Can you please give us your favorite “Life Lesson Quote”? Can you share how that was relevant to you in your life?

“You can choose to not participate in the crazy” — Me

I have had some toxic people in my life and sadly spent many hours rent free in my mind. I made a conscious decision to not participate in the crazy and it was freeing. It’s ok to walk away from toxic people! And I am a lot happier for it.

“ You don’t have to give up your core values to conform to social pressures” — Me

I have never been one to bend to peer pressure and I hold very firm to my core value that I grew up with and hold near to me to this day. I am ok with not compromising those values, and it makes me authentically me. You either love me or not, and that’s ok!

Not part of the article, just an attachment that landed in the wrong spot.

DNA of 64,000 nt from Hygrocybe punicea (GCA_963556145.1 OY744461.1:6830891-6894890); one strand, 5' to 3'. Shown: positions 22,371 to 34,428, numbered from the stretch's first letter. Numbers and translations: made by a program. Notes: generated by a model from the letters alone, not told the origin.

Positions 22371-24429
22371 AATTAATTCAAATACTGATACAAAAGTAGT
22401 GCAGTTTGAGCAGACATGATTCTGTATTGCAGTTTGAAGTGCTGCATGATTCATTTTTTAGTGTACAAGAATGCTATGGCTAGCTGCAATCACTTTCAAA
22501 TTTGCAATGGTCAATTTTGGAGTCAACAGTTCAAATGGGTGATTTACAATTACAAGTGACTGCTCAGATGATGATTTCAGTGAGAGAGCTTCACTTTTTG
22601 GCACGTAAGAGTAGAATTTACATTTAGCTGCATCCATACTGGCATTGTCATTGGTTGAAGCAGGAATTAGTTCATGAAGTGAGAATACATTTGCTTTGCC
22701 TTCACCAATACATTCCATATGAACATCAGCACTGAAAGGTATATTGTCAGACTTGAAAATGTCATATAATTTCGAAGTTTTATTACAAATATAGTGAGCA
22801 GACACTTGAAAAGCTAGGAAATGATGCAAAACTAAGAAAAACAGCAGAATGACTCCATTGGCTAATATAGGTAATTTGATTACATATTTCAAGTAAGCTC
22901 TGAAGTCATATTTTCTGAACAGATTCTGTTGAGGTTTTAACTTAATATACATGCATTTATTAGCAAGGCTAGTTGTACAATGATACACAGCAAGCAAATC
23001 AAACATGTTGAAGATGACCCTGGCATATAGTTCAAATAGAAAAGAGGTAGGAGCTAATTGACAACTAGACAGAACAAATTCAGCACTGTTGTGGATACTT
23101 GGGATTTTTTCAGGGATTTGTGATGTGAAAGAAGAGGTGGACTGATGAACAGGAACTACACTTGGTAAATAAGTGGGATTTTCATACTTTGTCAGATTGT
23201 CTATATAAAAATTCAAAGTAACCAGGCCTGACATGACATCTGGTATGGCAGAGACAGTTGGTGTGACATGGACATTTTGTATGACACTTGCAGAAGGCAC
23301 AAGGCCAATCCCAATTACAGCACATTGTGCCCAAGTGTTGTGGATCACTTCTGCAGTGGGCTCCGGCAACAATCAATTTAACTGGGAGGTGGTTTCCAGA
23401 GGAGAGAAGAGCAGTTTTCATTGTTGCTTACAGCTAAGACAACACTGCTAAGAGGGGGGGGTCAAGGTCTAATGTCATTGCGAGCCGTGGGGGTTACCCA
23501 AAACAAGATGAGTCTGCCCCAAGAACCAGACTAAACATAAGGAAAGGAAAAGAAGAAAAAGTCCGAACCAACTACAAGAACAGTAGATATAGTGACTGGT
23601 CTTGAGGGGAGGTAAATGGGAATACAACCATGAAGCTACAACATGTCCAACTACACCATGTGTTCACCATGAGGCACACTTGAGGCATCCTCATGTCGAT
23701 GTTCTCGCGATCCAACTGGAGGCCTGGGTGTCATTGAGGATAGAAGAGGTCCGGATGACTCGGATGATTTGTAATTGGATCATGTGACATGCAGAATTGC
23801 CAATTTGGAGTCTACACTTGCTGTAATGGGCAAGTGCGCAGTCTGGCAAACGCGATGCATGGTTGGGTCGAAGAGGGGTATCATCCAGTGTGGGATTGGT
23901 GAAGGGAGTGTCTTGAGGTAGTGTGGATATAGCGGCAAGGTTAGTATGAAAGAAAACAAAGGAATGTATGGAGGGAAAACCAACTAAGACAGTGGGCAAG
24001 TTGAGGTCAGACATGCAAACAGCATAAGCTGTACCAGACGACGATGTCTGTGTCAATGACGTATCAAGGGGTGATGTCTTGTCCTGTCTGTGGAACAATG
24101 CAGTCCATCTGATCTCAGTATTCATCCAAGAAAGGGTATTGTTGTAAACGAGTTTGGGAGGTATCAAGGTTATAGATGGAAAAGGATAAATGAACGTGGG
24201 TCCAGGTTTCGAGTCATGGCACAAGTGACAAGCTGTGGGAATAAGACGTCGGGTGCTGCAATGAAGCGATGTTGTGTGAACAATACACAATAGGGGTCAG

How can our readers follow you online?

Instagram and Facebook @decorshomestaging


This was very inspiring. Thank you so much for joining us!



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Candice Georgiadis

Candice Georgiadis


Candice Georgiadis is an active mother of three as well as a designer, founder, social media expert, and philanthropist.